End of the road: Marrakech

22 Jun

We’re riding on the Marrakech express. I hum Crosby, Stills and Nash’s song as quietly as I can. Most of the group are too young to know it. Just a few mountains and the highest pass in Morocco, Col du Tichka at 2260 metres, stand between us and the big smoke. Yacine recounted the story of when he was a small boy and the highlight of his calendar was the annual bus trip to Marrakech with his family to stock up on clothing and household goods. Leaving their High Atlas village after morning prayers they’d arrive at 9am, shop all day in the soukh, then stand in Jemaa El Fna place, the largest open space in Marrakech, to watch the acrobats, trained monkeys and snake charmers, and listen to the story tellers while sipping on a freshly squeezed orange juice from a stall in the square.

20130621-173116.jpg

20130621-173202.jpg
Just before 5pm when things were really heating up Yacine’s father would announce it was time to leave for the bus home. Yacine would beg and plead to be able to stay just a little longer but he was never allowed to stay past 5pm.

As soon as he got a job that paid enough to save some money Yacine took himself to Marrakech and booked into a hotel overnight so he could stay in Jemaa El Fna all evening. We’re all keen to experience this fabulous place.

My vertigo is tested as we wind around countless switchbacks with steep verticals and sections of the road edge patched with bricks. A photo stop for the mountain panorama has me inching to the edge to get the shot and wishing others would back the hell up. Roadside stalls display Berber ceramics in deep greens and blues, semi precious stones and thick, bright rugs.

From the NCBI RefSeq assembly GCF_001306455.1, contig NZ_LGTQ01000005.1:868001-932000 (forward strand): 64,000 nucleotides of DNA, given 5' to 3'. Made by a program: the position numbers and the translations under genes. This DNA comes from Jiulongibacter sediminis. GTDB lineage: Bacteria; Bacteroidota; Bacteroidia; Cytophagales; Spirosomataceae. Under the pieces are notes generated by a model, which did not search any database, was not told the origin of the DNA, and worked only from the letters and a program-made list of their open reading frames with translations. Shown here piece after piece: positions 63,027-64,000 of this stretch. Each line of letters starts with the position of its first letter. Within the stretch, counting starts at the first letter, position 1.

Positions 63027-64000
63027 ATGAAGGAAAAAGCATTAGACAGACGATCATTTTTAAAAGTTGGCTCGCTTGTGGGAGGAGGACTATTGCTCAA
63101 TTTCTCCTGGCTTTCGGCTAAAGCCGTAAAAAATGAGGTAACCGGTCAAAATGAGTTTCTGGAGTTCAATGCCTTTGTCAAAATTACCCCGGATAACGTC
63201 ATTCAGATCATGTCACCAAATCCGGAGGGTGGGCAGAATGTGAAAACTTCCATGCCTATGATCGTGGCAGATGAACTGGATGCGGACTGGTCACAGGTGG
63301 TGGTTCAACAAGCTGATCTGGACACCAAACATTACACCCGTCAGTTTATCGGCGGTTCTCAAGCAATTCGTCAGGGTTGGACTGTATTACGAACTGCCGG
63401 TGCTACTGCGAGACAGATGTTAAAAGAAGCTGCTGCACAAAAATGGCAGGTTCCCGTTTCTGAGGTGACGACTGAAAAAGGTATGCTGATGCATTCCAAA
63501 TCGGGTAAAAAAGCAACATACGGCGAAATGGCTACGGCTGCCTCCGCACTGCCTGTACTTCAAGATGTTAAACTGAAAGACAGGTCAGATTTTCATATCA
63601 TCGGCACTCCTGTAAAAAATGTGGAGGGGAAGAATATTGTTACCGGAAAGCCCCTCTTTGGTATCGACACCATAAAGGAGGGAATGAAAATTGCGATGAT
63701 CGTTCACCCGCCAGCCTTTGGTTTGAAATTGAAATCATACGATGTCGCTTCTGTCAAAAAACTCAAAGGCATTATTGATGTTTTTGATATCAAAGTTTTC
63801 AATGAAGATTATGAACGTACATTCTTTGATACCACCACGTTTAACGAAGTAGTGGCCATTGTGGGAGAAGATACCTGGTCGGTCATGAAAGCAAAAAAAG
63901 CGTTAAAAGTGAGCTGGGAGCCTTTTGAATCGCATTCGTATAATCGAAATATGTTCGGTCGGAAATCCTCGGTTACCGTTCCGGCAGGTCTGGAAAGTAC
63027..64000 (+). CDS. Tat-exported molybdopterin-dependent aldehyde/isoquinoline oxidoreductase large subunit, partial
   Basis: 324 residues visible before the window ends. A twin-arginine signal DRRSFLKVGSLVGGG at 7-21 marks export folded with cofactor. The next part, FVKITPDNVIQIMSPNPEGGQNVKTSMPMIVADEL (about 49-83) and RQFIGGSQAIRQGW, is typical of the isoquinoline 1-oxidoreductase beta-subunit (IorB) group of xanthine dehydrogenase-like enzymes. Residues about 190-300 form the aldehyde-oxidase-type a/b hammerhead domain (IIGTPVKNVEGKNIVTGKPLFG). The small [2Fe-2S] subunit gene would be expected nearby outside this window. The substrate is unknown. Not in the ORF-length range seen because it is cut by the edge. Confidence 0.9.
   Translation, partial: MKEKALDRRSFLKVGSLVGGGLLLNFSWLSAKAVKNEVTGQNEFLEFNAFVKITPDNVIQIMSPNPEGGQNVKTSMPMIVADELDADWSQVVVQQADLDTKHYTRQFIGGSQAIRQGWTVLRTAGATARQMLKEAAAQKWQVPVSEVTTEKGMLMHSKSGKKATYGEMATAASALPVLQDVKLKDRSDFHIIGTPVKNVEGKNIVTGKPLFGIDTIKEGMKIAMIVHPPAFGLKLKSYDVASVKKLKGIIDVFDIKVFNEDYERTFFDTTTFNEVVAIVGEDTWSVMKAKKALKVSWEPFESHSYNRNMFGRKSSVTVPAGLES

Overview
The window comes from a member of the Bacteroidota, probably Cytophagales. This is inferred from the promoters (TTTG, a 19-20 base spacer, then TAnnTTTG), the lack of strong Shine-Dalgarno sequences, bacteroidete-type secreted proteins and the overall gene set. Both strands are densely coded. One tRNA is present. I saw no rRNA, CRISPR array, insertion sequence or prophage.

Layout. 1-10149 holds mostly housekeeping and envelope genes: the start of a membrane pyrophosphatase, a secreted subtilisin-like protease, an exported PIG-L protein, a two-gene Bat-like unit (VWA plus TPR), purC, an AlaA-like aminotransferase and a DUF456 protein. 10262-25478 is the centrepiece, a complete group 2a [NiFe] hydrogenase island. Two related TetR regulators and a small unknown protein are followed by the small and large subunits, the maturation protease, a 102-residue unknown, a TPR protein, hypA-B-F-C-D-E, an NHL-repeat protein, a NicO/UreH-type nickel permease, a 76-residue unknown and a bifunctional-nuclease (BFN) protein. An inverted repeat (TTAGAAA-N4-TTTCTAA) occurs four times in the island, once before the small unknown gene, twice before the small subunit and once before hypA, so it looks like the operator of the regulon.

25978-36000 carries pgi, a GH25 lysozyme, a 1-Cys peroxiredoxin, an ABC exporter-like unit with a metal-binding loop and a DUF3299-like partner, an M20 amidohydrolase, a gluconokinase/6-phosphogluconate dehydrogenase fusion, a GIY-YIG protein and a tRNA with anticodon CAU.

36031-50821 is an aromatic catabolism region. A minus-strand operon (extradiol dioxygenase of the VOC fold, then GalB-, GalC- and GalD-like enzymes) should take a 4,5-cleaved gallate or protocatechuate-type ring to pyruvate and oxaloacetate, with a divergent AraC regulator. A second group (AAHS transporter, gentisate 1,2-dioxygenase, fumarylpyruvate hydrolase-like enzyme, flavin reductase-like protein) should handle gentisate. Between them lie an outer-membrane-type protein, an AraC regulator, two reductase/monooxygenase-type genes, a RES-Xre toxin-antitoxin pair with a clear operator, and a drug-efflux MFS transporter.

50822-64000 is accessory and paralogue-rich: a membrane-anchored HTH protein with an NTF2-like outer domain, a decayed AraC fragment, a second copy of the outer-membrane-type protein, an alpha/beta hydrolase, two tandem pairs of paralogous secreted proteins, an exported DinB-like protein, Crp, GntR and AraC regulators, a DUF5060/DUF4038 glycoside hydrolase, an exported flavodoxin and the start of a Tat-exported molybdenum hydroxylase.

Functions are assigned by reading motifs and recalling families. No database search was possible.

20130621-173312.jpg

20130621-173356.jpg

20130621-173425.jpg

20130621-173511.jpg
Coffee stop today is next to a store where women demonstrate the extraction of argan oil (marketed abroad as Moroccan Oil) from the nut and sell products made from the unsaturated fatty acid rich oil. Many of these stores belong to women’s cooperatives. I buy argan oil conditioner to restore my frizzled hair and a jar of delicious and nutritious argan oil with honey, just the thing to spread on bread for breakfast.

20130621-173605.jpg
Three stages of the argan nut. They taste like bitter almonds.

20130621-173749.jpg
Laura. Try before you buy.

It’s the hottest day we’ve encountered, by the time we pull into Marrakech it’s 36 degrees celsius and we are melting. We farewell our stalwart driver Lahcin and check into the hotel but before we can dive into the pool Yacine takes us for a brief orientation to the city, starting from a vantage point high up on a restaurant terrace above Jemaa El Fna. It’s only 1:30pm so the crowd is thin, we can spot snake charmers and monkey men under bright umbrellas and beyond them the juice and food stalls just as Yacine had described. We’re given a lecture we’ve heard several times before about how to prevent pickpocketing, how not to get sick, how to bargain for goods and taxis and how to get back to our hotel. Well, it’s worked so far, not one person got sick or met with misfortune during our week together.

20130621-173858.jpg

20130621-173941.jpg

20130621-173710.jpg
Plans are agreed for a final dinner before everyone heads their separate ways.

Our disparate bunch of Aussies and North Americans has become a cohesive, supportive little band and we all love Yacine to bits.

Sadly for me I can’t join the dinner as Stuart is flying in from London and his plane is delayed an hour to offload a nervous passenger who decides at the last minute they don’t want to fly…. I collect him at the airport and just have time to see Yacine briefly to introduce Stuart and say my goodbyes and thanks. I hope with all my heart Yacine meets a good woman who deserves him so he can have the family he desperately wants.

20130621-174110.jpg
Free to explore Marrakech on our own for the next two days Stu and I choose a leisurely pace, a little sightseeing in the cool of the mornings, soukh shopping, pool and pampering in a hammam in the afternoons.